The Law of Railroad Rate Regulation: With Special Reference to American Legislation, Volume 2

Front Cover
W.J. Nagel, 1906 - 1285 pages
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Contents

Parliamentary regulation of rates 5 Examination of early public employments
5
The common surgeon as an illustration
6
The tailor as an illustration
9
The smith as an illustration
10
The innkeeper as an illustration
11
The carrier as an illustration
12
TOPIC B PERSISTENCE OF STATE REGULATION 11 Partial continuance of regulation to modern times
14
Persistence of principle accompanying change of conditions 13 Application of the principle to commodities in new countries
16
Monopolies established by patents from the crown
17
Grant of franchises in modern times
18
Persistence of the class of public callings
20
Introduction of improved highways by private enterprise 18 Tollbridges and turnpikes as illustrations 19 Canals and waterways as illustrations
22
The public services as virtual monopolies
32
Overshadowing importance of the problem of rate regulation
38
Rate regulation at the present time
39
PART I
41
Power of eminent domain
42
Pipe lines as an example
44
Cemeteries as an example 45 Aid from taxation
45
Irrigation canals as an example
47
Grist mills as an example
49
CHAPTER III
78
Leased railways 94 Chartered accommodations 95 Refrigerator car lines not carriers 96 Sleeping car companies not carriers 97 Forwarding agents not...
79
TOPIC APUBLIC EMPLOYMENT 102 Public profession as an assumption of a public trust 103 Express profession of public employment 104 By ...
105
TOPIC E WHEN TRANSPORTATION IS FURNISHED BY OTHERS 93 Leased railways 94 Chartered accommodations 95 Refrigerator car lines no...
106
Newspapers
130
Other special classes of goods
138
Obligation to carry all goods of a class
139
CHAPTER V
142
Baggage carried apart from the passenger
151
TOPIC BGRATUITOUS ARRANGEMENTS 148 Gratuitous carrier liable for negligence
152
Gratuitous passenger
155
Carriage of children and servants
157
Riding by mistake
158
TOPIC
159
Employes of the carrier
160
TOPIC D
161
Persons never accepted in a proper place not passengers 155 Carriage of goods secured by fraud
162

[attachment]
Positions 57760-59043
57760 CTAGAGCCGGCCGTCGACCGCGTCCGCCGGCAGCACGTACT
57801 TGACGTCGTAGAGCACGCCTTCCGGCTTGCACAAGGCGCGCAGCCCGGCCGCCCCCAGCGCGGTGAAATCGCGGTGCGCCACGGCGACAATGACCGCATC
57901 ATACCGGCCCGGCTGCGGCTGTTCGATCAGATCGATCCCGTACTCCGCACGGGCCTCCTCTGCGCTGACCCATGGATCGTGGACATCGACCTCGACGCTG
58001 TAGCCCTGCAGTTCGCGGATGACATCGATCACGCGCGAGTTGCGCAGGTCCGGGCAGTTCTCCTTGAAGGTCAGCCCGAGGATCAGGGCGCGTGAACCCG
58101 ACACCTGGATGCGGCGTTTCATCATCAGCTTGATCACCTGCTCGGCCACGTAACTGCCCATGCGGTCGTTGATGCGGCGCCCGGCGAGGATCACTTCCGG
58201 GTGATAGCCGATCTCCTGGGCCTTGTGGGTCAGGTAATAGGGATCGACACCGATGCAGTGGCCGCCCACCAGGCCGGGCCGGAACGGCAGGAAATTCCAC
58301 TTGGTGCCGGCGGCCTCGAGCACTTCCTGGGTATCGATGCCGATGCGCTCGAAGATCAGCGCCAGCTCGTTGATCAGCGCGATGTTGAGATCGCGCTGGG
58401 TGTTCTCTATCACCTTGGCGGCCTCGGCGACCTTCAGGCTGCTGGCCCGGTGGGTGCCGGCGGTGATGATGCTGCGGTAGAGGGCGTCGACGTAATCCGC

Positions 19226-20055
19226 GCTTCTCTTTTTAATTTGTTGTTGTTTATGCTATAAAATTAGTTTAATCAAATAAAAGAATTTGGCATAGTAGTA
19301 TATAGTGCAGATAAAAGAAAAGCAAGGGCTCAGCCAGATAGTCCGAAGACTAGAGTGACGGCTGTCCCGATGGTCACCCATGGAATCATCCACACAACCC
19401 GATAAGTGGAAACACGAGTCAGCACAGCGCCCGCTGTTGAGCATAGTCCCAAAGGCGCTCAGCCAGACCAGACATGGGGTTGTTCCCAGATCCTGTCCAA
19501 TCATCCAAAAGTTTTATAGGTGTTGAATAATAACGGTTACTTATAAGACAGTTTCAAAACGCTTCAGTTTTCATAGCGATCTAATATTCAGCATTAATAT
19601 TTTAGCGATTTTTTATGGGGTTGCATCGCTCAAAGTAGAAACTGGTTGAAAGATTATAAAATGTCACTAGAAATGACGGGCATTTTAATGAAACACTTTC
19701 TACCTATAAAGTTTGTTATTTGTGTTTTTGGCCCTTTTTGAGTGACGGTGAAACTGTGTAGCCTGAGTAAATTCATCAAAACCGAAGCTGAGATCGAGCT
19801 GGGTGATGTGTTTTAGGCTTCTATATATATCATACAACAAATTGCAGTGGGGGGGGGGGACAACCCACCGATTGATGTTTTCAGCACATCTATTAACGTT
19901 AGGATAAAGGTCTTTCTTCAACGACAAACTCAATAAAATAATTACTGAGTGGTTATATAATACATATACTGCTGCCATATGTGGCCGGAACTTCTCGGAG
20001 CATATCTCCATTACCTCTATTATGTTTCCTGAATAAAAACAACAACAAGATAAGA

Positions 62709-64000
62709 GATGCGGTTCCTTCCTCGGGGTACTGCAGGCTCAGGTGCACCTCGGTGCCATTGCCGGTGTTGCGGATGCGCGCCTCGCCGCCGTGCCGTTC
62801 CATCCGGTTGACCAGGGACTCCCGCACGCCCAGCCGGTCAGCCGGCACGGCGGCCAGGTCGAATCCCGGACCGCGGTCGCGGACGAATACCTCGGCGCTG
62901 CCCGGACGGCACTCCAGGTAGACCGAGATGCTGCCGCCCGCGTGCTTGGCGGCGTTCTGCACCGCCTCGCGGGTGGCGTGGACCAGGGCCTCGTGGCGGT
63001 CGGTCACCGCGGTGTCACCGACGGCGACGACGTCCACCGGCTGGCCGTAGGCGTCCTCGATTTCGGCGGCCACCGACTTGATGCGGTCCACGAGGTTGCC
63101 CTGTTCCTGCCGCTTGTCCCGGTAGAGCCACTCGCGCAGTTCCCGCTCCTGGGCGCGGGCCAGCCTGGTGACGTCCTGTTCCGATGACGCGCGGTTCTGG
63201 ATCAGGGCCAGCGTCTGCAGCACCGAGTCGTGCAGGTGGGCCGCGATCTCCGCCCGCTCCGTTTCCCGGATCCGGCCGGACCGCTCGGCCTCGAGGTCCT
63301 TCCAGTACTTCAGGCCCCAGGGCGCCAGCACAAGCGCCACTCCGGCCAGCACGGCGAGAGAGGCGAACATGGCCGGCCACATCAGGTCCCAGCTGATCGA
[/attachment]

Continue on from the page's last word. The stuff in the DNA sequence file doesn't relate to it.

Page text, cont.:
Stealing a ride
163
CHAPTER VI
171
Pack carriers 173 Wagoners
172
Hoymen 175 Ships
173
Canal boats
174
Steamboats
175
Railways
176
Draymen 180 Transfer companies
178
Express companies
179
Dispatch companies
182
Messenger companies
183
Towboats
184
TOPIC BCARRIERS OF PASSENGERS 185 Ferrymen
186
Stage coaches
187
Hackmen 188 Street railways
189
Passenger elevators
190
Pleasure railways
191
PRIMARY DUTIES OF COMMON CARRIERS CHAPTER VII
193
TOPIC D
194
Extent of carriers route
222
TOPIC BPROTECTION OF OTHERS SERVED 238 Exclusion of persons dangerous or annoying to other passengers 239 Violent persons may be e...
229
Insane persons may be excluded
231
CHAPTER IX
244
Partial withdrawal permitted
267
CHAPTER X
271
TOPIC A APPLICATION FOR SERVICE BY MEMBERS OF THE PUBLIC 292 Those who deal with a rival must be served
272
Carriers must take passengers who come by rival lines
273
Railroads cannot refuse to take freight from those who deal with a rival
274
TOPIC BAPPLICATION BY A RIVAL FOR SERVICE 295 Competitors have same rights as general public
275
A competitor cannot be refused as a passenger
276
Shipments made by a rival must be taken
277
TOPIC DEMAND BY A RIVAL FOR USE OF FACILITIES 298 Rivals cannot demand use of facilities 299 Passenger making use of carriers facilitie...
278
Carrier not bound to carry packed parcels
279
TOPIC DPROTECTION OF A COLLATERAL BUSINESS 301 Right to engage in an independent business
280
Carrier discriminating in favor of itself
281
Whether permanent abandonment is permitted
282
Complete abandonment permitted
283
Charging its competitors higher relative rates
285
Whether a collateral business is ultra vires
286
Power to set aside a statutory rate 352 Constitutional requirements 353 Original cost not necessarily the basis of capitalization 354 Present value may ...
320
Unwise construction 343 Plant unnecessarily large
332
Portion of plant not yet in
333
Cost of unsuccessful experiments TOPIC COUTSTANDING CAPITALIZATION INCONCLUSIVE 346 Watered stock
336
Nominal capitalization inconclusive 348 Stock issues outstanding deceptive
337
Bonded indebtedness beyond present value of security
338
Cost of buying up constituent roads of the present system and converting them to electric roads
339
TOPIC FFRANCHISE AND GOODWILL WHETHER ENTITLED TO BE CONSIDERED 362 Value of franchise not considered in estimating rates
354
Value of franchise as basis for taxation 364 Valve of franchise when the property is bought
355
Value of an exclusive franchise
356
Value of a nonexclusive franchise 367 Value of a practically exclusive franchise
357
Physical adaptation to a going business 369 Value as a going concern
360
Value of going business whether entitled to a return
361
Consideration given to the entrepreneur
363
xiii
364
TOPIC AESTABLISHMENT OF THE DOCTRINE OF ADEQUATE RETURN 382 Rates fixed must not produce a deficit
365
Some return equisite
367
Adequate return ought to be left
368
Rates may be reduced provided reasonable return is left
370
Reasonableness of return a judicial question
371
Fair rate of return
372
CHAPTER XIV
397
Amortization of franchises
427
Whether interest on bonds is properly an annual charge
428
Dividends payable not classified as an annual charge
429
CHAPTER XV
430
TOPIC C
443
Branch lines
444
Unprofitable portions of the line not considered
445
Whole systems should be taken together
446
Rates on different parts of same system apportioned
447
Divisions in sparsely populated territory
448
Way stations
449
General requirements may produce particular losses
450
Plant adapted for larger population
451
TOPIC EDIVISION BETWEEN INTERSTATE AND INTRASTATE BUSINESS 463 Alternative theories of apportionment
452
REASONABLENESS OF PARTICULAR RATES CHAPTER XVI
457
Whether State lines are arbitrary
464